As soon as Modiji entered the room, our hearts began racing with excitement and we were all set to welcome him with our charkha. But as he approached our stall, a 6x6 feet portrait of Dr. APJ Abdul Kalam, made with 32,400 thumb pins as a tribute to the launch of Chandrayaan 3 caught his attention and drew him inside our stall. Once he entered the stall, Prof. Manish Jain showcased our CCL charkha. The charkha which we commonly see is generally linked to the Swadeshi Movement by Gandhiji. Because of this connection and Gandhiji’s association with the Sabarmati river where IIT Gandhinagar is located, we would generally gift the visitors a small wooden charkha. Keeping these ideas associated with the charkha in our mind, we redesigned the charkha to spin and produce electricity in addition to the thread. spins thread, but this CCL charkha spins to produce electricity.
Observing the Charkha generator, Modiji saw the connection and remarked that the Charkha was a good example of not just stopping at scientific explanations, but also sending a social message of self-reliance and independence.
At this point, Mukund Pandey, a 10-year-old boy, who had been visiting with CCL since he was 6 years old, took the lead. He explained the working of a camera ‘Obscura’ to the PM, followed by a demonstration of a simple 3-in-1 toy that helps understand various mathematical and scientific concepts. The next thing Mukund showed was a syringe machine. This small machine consists of a 2.5 ml and a 50 ml syringe connected through a pipe. If we apply force on both syringes, surprisingly the bigger one is 12 times harder to push than the smaller one: this is the power of machines. We also showcased our FLN Wonder Box, a set of 20+ toys for Foundational Literacy and Numeracy for ages 4-6 years. This includes creative toys to play with foundational skills of recognising letters, matching, sorting, counting etc. This box is set to go to 80,000 schools in Gujarat and Uttar Pradesh.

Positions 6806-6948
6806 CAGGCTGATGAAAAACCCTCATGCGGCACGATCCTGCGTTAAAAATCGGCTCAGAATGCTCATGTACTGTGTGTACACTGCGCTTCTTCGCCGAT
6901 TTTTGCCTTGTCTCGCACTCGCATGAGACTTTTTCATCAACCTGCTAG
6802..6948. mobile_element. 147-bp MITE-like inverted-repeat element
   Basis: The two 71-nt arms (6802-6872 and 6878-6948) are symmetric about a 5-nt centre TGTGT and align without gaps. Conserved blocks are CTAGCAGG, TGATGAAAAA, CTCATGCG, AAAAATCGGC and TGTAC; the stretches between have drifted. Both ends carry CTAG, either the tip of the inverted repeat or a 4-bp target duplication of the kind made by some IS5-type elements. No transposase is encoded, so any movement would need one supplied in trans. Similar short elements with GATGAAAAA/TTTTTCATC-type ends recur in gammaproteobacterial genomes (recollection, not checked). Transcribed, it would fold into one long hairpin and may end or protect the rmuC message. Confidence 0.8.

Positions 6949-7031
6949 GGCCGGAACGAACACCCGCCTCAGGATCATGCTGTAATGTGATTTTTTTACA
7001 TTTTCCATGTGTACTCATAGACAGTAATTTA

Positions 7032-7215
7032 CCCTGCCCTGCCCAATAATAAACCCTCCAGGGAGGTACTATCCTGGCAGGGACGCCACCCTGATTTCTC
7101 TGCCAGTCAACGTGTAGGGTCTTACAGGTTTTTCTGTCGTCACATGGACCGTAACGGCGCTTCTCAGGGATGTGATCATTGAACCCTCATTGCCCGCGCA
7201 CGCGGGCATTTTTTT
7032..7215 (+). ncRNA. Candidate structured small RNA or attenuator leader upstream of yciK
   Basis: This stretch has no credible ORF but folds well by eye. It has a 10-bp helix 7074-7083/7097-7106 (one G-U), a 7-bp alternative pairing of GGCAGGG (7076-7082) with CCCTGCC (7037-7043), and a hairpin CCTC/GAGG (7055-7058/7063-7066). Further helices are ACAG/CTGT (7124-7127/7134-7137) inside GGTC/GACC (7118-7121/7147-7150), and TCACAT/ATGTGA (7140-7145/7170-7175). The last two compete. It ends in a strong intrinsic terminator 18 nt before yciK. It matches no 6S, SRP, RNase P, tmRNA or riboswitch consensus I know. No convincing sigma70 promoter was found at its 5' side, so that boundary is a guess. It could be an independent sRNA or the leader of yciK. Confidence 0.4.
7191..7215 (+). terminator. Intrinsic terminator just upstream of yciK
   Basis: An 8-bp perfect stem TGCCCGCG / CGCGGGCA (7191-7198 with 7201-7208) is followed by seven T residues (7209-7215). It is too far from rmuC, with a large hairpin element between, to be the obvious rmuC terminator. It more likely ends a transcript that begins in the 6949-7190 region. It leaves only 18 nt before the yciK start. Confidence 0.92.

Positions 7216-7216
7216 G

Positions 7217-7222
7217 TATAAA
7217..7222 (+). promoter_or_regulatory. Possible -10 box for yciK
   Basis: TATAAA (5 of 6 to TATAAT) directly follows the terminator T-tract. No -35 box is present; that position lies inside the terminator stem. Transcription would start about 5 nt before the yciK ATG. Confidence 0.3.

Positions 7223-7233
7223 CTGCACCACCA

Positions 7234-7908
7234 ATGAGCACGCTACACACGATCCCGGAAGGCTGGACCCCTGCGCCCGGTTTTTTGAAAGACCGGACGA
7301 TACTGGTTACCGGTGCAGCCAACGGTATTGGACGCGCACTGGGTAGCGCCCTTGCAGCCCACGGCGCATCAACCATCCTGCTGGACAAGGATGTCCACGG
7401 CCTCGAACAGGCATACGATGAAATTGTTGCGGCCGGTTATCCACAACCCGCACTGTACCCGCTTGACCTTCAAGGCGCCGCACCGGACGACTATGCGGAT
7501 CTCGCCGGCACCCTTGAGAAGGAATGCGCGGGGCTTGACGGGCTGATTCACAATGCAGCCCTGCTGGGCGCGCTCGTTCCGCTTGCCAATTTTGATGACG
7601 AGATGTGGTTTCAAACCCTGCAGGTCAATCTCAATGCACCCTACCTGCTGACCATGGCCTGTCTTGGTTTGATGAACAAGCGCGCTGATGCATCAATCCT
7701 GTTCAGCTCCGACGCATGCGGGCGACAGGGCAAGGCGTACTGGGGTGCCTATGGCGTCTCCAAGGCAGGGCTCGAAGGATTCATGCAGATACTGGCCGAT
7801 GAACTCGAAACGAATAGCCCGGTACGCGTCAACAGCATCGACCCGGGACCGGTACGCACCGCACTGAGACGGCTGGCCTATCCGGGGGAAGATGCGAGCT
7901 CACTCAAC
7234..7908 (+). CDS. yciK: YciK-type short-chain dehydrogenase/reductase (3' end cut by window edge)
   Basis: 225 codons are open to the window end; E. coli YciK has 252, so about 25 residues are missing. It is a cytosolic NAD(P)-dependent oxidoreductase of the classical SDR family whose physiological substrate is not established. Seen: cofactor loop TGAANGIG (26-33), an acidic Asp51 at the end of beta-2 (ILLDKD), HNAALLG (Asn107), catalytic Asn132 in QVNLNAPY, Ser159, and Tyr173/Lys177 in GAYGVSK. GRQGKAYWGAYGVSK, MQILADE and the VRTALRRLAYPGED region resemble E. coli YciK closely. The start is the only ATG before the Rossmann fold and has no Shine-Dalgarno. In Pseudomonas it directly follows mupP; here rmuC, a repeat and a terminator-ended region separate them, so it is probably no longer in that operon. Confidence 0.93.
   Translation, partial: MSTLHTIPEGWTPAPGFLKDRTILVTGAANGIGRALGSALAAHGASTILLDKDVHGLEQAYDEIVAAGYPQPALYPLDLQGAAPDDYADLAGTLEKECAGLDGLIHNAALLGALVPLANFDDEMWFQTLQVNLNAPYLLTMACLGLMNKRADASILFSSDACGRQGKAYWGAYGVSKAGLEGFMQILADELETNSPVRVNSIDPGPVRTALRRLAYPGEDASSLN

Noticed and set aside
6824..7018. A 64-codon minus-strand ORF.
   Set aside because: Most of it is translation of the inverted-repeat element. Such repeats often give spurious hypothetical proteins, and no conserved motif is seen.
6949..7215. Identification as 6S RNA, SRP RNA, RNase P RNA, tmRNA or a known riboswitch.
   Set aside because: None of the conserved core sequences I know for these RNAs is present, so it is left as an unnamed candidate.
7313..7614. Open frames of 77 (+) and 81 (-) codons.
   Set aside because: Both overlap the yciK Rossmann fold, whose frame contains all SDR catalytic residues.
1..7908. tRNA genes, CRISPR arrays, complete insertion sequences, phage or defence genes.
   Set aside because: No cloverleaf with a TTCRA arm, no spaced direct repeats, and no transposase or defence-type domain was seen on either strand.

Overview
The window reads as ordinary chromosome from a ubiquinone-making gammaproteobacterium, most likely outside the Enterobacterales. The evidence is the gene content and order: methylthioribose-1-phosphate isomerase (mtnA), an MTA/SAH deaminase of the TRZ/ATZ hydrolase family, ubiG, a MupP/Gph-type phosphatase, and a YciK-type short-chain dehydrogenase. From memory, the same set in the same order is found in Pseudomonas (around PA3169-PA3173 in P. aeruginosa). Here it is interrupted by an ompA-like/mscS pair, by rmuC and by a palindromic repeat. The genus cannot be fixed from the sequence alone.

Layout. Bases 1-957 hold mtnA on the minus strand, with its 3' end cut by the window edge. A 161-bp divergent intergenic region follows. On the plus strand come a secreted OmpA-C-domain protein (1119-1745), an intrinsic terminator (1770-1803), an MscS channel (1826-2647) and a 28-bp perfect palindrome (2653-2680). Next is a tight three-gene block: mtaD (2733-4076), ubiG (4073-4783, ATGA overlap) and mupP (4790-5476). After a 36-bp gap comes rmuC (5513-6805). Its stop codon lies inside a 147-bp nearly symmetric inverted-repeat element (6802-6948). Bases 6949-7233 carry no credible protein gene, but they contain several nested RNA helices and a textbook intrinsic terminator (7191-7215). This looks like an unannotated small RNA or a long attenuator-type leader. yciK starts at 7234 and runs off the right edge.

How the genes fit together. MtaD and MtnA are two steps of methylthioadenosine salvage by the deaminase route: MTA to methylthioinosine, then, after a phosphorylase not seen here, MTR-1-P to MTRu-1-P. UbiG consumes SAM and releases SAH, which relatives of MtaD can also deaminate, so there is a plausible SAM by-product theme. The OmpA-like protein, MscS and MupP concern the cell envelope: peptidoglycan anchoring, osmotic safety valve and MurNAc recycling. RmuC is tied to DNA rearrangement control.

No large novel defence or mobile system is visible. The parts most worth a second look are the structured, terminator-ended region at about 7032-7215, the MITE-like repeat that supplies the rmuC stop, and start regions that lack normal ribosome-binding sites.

Modiji not only entered our stall but also engaged with Prof Manish and Mukund for almost 5 minutes. And the story doesn't end here…
At this point, Ashutosh Bhakuni, who leads the science team at CCL took over. It was time for the robots to take the stage. Our lab has created its own robot named ‘Likh-it’, designed to draw or write anything as instructed. Not only capable of drawing simple shapes, but Likh-it can also create complex portraits, including one of the honourable Prime Minister, which we gifted him during his visit to our stall. Over the last 6 years, we have developed different software to mimic the functions of pixels in our screens and then make portraits using bindis, sticky notes, Rubik’s cubes, dice, laser-cut holes, stereographic projection and many more. Besides the portrait made by Likh-it, we also gifted him his laser-cut portrait made with holes of different sizes.
Modiji stayed further and Shanu Dalwadi, who leads the electronics team at CCL, showed him the Chladni Plate, which he saw and immediately stated that the patterns are being formed because of the sound vibrations in the plate. Switching from sound to light, we demonstrated our one-of-a-kind strobe light, designed sustainably in the lab and used to stop a moving fan. Finally came the turn of our 8 feet, 6v Geodesic Dome, which hung magnificently over our stall. Who better to present it than Pankaj Godara, one of the oldest members of CCL, and an expert in Geodesics! Made with 720 bamboo sticks, 1800 tie belts and 20 hours of continuous work by members of our team, the exhibit was a landmark for our stall and a perfect conclusion to the visit of Modiji at our stall. What initially started as a “may visit the stall” finally transformed into a dedicated 10+ minute tour through a small place in the Pragati Maidan.